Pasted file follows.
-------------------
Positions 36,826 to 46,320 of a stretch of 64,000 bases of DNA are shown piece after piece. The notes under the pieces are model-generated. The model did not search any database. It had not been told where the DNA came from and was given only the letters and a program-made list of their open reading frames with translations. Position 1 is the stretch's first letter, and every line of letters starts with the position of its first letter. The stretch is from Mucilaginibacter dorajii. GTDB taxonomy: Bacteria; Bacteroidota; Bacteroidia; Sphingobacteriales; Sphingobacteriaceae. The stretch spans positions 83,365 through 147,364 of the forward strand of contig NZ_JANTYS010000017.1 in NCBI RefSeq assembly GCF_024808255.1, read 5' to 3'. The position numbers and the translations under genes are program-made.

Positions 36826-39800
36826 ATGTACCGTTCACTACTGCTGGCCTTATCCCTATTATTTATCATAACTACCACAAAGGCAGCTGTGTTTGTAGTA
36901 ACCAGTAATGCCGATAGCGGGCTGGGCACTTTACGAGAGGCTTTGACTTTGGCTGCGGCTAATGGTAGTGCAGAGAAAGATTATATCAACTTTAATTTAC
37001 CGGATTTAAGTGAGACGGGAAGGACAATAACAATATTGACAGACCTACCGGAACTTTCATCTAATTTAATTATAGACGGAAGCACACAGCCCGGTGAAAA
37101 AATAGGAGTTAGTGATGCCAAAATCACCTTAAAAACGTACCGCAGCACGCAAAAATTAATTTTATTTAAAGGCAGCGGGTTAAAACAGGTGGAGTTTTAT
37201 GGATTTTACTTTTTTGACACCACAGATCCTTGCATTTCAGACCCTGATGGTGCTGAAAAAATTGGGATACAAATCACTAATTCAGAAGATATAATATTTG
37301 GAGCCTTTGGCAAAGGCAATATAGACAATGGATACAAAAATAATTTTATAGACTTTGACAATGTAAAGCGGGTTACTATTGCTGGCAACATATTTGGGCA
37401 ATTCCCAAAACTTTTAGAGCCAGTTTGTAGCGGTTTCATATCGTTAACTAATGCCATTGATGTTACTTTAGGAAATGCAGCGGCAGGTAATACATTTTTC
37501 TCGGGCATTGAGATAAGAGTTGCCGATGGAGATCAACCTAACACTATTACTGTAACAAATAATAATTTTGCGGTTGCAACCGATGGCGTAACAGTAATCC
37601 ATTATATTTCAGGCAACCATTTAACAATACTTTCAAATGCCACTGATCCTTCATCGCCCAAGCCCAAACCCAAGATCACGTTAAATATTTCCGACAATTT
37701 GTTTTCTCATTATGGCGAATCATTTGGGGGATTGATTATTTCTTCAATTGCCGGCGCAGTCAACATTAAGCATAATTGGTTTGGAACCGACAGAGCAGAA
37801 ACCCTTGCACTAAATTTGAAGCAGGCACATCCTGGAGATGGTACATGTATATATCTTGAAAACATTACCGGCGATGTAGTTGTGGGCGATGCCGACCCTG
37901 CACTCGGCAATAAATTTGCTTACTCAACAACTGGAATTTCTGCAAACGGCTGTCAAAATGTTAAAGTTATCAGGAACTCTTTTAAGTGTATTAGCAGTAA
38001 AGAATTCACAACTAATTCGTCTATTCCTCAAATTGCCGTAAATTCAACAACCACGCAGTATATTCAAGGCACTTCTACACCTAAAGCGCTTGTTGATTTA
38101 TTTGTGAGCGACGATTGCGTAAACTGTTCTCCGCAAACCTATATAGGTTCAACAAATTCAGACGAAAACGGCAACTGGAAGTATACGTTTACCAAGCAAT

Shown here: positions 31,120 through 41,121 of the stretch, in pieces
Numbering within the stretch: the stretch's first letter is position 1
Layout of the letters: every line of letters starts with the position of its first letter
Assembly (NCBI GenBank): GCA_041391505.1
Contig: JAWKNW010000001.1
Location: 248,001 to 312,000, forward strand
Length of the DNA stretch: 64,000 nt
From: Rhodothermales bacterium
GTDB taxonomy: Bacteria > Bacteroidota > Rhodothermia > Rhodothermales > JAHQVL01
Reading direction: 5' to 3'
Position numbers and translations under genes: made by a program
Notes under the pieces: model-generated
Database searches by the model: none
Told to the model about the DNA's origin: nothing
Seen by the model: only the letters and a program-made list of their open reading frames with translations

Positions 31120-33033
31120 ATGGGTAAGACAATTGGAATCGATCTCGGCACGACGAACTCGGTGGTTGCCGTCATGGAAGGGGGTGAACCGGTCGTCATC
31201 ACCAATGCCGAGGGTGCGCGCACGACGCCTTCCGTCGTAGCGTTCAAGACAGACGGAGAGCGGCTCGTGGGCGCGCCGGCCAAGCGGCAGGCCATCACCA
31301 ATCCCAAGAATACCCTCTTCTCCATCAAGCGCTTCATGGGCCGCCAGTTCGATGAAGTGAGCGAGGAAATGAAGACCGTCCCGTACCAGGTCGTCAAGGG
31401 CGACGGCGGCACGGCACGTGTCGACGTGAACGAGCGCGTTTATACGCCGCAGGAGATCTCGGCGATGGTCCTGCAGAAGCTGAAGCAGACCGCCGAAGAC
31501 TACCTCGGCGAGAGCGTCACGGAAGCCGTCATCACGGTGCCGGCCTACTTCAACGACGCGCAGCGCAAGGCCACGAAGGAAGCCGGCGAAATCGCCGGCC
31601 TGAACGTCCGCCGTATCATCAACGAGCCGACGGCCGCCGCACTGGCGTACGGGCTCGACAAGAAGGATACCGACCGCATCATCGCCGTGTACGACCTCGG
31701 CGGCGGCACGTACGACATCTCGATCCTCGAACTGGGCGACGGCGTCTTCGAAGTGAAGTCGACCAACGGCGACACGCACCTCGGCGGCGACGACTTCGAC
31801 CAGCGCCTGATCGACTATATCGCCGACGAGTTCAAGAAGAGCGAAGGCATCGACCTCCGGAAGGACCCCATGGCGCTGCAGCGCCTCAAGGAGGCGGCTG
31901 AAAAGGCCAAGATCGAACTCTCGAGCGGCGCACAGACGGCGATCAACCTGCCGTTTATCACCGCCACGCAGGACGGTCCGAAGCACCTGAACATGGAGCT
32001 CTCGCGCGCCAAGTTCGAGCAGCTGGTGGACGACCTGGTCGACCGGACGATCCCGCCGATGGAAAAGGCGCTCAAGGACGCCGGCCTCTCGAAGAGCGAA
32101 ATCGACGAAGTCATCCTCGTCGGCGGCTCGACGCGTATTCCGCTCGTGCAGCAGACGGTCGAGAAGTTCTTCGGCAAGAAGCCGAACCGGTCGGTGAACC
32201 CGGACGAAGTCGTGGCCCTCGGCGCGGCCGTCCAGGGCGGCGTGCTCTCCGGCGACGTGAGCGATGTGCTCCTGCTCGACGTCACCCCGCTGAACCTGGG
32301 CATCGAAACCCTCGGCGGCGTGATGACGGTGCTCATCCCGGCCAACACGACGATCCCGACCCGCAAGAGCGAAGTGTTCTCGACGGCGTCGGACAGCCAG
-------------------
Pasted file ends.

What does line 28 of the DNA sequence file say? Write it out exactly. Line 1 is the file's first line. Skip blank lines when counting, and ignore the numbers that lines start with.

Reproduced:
Notes under the pieces: model-generated